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Jonathan Garton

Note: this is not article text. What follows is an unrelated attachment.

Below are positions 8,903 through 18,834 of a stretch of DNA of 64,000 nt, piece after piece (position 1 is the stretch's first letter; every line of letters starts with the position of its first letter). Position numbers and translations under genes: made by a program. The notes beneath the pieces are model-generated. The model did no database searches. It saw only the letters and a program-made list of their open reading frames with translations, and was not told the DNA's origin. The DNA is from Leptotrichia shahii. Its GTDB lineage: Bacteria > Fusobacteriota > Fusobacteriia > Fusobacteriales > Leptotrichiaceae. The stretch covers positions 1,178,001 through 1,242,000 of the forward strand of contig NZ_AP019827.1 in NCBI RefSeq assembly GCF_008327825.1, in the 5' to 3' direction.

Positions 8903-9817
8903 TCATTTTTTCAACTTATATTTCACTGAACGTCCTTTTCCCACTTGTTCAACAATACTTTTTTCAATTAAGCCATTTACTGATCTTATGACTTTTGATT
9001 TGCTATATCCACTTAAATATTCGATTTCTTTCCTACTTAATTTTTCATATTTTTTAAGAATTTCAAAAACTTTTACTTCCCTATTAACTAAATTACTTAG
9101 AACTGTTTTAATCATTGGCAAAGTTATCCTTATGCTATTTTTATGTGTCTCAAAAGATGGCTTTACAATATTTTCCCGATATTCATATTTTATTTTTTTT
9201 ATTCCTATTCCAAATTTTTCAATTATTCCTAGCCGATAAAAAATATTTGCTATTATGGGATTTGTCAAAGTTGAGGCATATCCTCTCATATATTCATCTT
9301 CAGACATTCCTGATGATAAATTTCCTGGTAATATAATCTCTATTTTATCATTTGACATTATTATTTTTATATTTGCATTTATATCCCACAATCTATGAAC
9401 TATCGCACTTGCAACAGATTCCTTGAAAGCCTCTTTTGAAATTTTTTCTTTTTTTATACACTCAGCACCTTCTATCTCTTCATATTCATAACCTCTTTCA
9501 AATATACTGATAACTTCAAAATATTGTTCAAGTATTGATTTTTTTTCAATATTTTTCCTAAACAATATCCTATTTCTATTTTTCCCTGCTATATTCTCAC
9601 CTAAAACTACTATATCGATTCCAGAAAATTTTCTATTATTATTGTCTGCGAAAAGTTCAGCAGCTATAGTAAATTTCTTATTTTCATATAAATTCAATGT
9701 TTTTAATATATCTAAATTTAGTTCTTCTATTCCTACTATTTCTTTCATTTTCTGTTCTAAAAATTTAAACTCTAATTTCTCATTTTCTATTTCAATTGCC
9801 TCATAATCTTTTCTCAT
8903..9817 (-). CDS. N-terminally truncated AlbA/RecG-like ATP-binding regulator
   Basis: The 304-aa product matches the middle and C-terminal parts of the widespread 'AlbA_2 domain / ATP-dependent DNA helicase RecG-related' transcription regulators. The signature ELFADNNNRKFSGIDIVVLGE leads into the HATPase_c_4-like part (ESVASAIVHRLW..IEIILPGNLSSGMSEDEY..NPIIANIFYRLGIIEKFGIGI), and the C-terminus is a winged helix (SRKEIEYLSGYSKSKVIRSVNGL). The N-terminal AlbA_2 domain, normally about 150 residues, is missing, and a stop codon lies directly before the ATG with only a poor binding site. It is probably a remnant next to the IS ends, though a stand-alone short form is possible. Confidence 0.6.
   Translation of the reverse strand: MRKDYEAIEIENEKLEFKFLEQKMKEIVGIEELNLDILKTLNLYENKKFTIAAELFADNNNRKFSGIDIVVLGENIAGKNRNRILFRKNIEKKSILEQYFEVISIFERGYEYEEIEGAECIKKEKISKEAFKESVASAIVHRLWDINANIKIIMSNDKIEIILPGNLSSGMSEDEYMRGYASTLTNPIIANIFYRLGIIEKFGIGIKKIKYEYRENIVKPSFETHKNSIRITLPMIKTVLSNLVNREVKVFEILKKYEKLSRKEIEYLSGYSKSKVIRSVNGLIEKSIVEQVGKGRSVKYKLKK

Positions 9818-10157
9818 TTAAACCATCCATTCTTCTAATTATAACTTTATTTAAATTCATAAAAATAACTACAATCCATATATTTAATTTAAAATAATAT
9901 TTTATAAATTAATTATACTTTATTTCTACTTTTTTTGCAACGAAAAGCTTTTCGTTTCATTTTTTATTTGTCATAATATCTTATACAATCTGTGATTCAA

This chapter asks whether there is anything special about not-for-profit regulation as opposed to regulation generally, regulation of the third sector (of which the not-for-profit sector is a part), or regulation of the charity sector (which is a sub-set of the not-for-profit sector). The chapter argues that if not-for-profit regulation is to be distinguished from regulation generally, it must be because of its special interest in policing compliance with the non-distribution constraint, not because of any interest it has in minimizing harmful externalities. It also argues that the regulation of some third sector organizations, such as co-operatives, properly differs from the regulation of not-for-profits because of the distinctive market failures associated with those organizations. Finally, the chapter argues that charities should not be singled out for special regulatory treatment because, from the economic perspective that should underpin sound regulation, they are not substantively different from other not-for-profits; the fact that they are legally distinct is neither here nor there.